The ritual of rock-cut architecture goes back all the way to the Great Temple of Ramses located along the Nile in Nubia.
Rock-cut architecture occupies a predominantly significant place in the history of Architecture, but “the ritual goes back all the way to the Great Temple of Ramses, known as Abu Simbel,” located along the Nile in Nubia. Dated back to 1280 BCE, it is comprised of a mammoth scaled portico carved out of the cliff with interior chambers that form its asylum.
Much of people’s observation of these intricately structured monuments is that they are highly involved with religious aspects, sculptures depicting the culture of that time period, and tombs representing burial rituals.
The initial structures were typically carved out by starting at the top to construct a crown and then working downward, for the apparent reason that stones would not be falling on one’s head.
The Buddhist “Carpenter’s Cave”
Located at Ellora in Maharashtra, India, this structure represents the essence of Indian rock-cut architecture. The caves are comprised of Hindu, Jain, and Buddhists temples and monasteries that were originally constructed between the 5th and 10th century. There is a sense of synchronization in accordance with these caves concerning religion during this period of history.
Petra is an archaeological site in Arabah, Jordan, lying on the gradient of Mount Hor in a basin among the mountains which form the eastern border of Arabah, the large valley running from the Dead Sea to the Gulf of Aqaba. This World Heritage Site was discovered in 1812 by Swiss explorer Johann Ludwig BurcKhardt. This rock-cut architecture was adopted by the Nabataeans who extended this tradition by “carving their temples and tombs into the yellowish-orange rock that defines the canyons and gullies of the region.” One of the more interesting aspects of Petra is that there was an actual theater with rock carved seats found inside.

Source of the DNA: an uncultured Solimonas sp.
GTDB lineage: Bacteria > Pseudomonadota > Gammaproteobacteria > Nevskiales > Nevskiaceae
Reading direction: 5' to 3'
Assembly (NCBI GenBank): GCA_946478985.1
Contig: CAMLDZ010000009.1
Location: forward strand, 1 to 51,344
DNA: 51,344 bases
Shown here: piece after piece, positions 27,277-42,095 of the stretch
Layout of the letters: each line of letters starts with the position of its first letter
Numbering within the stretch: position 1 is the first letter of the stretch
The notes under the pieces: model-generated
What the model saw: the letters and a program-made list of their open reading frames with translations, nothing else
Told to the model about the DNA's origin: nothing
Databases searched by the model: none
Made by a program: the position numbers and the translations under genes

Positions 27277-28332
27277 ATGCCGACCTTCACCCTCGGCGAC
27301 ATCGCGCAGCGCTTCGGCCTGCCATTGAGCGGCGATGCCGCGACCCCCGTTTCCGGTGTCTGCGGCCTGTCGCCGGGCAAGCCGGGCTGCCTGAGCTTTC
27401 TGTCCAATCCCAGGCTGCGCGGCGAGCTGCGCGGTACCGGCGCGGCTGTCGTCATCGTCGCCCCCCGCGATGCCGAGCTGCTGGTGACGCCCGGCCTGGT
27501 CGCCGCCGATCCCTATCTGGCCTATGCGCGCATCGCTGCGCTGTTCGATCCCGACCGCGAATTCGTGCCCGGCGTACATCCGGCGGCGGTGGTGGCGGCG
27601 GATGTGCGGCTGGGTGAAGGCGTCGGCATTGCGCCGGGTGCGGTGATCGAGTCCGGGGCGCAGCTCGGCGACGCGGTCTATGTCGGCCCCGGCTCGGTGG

The Lycian tombs, circa 400 AC, were developed by the Lycian people who had perfected this type of architecture that relied on the abundance of soft limestone within the region. These monumental tombs are most noteworthy for their quality of stone masonry and of course the quantity that most recently was revealed at a count of 1085 still intact.
Mount of Olives, Jerusalem
At the base of the Mount of Olives in Jerusalem rests the tombs of Absalom and Zechariah the Prophet. The Shrine of Absalom is said to have been built by the disobedient son of King David before his death. The monument of the Prophet Zechariah is an amazing feat of construction, considering it was carved entirely out of the mountain side, including the intricate detail. Both are a short walk to the east of the Old City of Jerusalem. It’s not a paved area and there is low-lighting and plenty of graves from centuries ago, hence it is recommended to visit the area only in the daytime.
These caves are the most impressive collection of Chinese art dating from 316 to 907 CE, representing the pinnacle of stone carving in China. The Longmen Grottoes, the Mogao Caves and the Yungang Grottoes consist of hundreds of caves, several with statues of Buddha. The majority of the rock-architecture was built during 460-525 AD.
Lalibela is one of Ethiopia’s holiest cities, second only to Aksum, and is “a center of pilgrimage for much of the country.”This pastoral city is known around the globe for its monolithic churches which play an imperative part in the history of rock-cut architecture. Most of these structures are thought to have been constructed around the 12th and 13th centuries.